Cities in GREENLAND
Geography and Landscape
Greenland (in Greenlandic: Kalaallit Nunaat) is a province of Denmark and the largest island in the world, 2½ times larger than the second largest island in the world, New Guinea.
With a surface area of 2,187,700 km2, Greenland is situated in the North Atlantic Ocean and is bordered to the north by the Arctic Ocean and the Robeson Channel, to the east by the Denmark Strait and the Greenland Sea, to the south by the Atlantic Ocean and to the west by the Davis Strait and the Baffin Bay.
Greenland Satellite Photo NASAPhoto: Public domean
Greenland belongs geographically to the North American continent and has the oldest landscape in the world; it is up to 3.7 billion years old! Canada's Ellesmere Island is only 26 km away, Iceland 220 km and Norway approximately 1500 km. The distance from north to south is almost 2700 km, which is about as far as the distance from the Netherlands to Athens in Greece. The distance from east to west is just over 1000 km. Greenland is the northernmost country in the world. The island of Oodaap is the northernmost piece of land in the world.
Approximately 2 million km2 (about 82%) of Greenland is covered by a pack of land ice averaging 1,600 metres thick, and there are even stretches that are over 3,000 metres thick. The surface of this vast expanse of ice is as large as the surface of Germany, France, Italy and Spain combined. Only a tundra area in the north (Pearyland) and a 250 km wide coastal strip are ice-free. Due to the weight of the ice, the bottom of the interior has sunk to 360 metres below sea level in some places.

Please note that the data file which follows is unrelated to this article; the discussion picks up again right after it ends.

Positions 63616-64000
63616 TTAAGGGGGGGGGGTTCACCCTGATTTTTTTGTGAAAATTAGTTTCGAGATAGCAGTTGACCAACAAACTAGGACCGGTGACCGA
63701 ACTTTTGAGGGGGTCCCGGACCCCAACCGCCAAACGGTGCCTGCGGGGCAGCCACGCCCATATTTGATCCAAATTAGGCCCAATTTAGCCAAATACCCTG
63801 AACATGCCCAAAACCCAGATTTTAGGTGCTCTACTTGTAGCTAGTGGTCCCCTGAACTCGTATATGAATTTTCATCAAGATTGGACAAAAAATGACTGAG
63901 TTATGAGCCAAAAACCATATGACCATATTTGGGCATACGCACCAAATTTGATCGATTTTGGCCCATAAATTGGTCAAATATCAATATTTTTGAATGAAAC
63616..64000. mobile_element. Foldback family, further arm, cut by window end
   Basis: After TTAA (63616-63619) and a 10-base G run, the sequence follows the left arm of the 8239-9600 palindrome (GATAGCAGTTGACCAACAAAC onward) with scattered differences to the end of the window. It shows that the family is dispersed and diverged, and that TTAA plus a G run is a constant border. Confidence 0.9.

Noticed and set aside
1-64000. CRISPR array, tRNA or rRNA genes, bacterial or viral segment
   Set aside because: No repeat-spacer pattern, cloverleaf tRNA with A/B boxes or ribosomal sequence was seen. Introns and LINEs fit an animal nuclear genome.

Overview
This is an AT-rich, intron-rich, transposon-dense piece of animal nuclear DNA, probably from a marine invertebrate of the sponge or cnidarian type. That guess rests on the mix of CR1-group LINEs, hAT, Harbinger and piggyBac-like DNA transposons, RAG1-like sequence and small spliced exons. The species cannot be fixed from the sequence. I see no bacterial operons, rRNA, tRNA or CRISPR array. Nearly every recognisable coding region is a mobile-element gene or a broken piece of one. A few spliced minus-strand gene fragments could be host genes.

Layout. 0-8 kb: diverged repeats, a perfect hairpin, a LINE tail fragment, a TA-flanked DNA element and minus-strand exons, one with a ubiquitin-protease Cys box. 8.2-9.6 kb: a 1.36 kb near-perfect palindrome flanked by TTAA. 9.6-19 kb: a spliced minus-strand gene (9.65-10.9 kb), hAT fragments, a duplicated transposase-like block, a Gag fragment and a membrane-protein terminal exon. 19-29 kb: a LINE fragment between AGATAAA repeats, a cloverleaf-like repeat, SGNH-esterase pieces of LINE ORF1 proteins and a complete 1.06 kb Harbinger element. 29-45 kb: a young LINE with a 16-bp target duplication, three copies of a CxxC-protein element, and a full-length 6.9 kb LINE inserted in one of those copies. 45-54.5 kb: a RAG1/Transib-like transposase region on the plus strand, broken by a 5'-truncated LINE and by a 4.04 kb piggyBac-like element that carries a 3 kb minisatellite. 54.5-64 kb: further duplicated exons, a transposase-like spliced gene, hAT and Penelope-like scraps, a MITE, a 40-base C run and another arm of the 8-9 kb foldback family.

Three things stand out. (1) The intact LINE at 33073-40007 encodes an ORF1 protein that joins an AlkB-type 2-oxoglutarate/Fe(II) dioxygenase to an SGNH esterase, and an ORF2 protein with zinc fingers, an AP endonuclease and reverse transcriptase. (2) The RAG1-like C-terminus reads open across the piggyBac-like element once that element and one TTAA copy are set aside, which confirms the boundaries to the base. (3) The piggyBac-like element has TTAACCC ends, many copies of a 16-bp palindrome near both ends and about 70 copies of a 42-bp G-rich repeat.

The coast is characterised by steep mountains of which the Gunnbjørn Fjeld is the highest (3700 metres) and by the many fjords that reach 300 km inland (the Scoresbysund). Because of these fjords, Greenland's coastline is almost 40,000 km long! Off the coast are many islands of which Disko, which lies west of Greenland, is the largest with approx. 8600 km2.
Gunnbjørn Fjeld, GreenlandPhoto: Maxim Bouev in the public domain
The land ice on Greenland is divided into a north and south cap and can be seen as a kind of glacier. The inner ice of the ice sheet is called firn ice. The firn ice is formed by melting and freezing snow. At the edge of the land ice, there are glacier tongues that descend into the sea. The speed at which this happens depends on the temperature, the soil and the pressure of the firn ice. Near Ilulissat is the fastest glacier, which slides about 30 metres a day into the sea over a width of about eight kilometres. The chunks of ice that slide into the sea become the infamous icebergs. One of them became fatal to the Titanic. These icebergs can protrude 100 metres above the water. The largest part of the iceberg is under water, 6/10 to 9/10 part. Due to the freezing of the sea level, in the north and north-east the sea ice is formed, also called pack ice when it is solid and immobile on all sides. So far, no ship has succeeded in sailing all the way around Greenland.
In 2009, it became known that the Ilulissat had shrunk more than 15 kilometres since 2001. In 2008, 30 cubic kilometres of ice disappeared from the glacier. The Ilulissat has been on UNESCO's World Heritage List since 2004.
Stadler, H. / Groenland
Swaney, D. / Iceland, Greenland & Faroe Islands
CIA - World Factbook
BBC - Country Profiles
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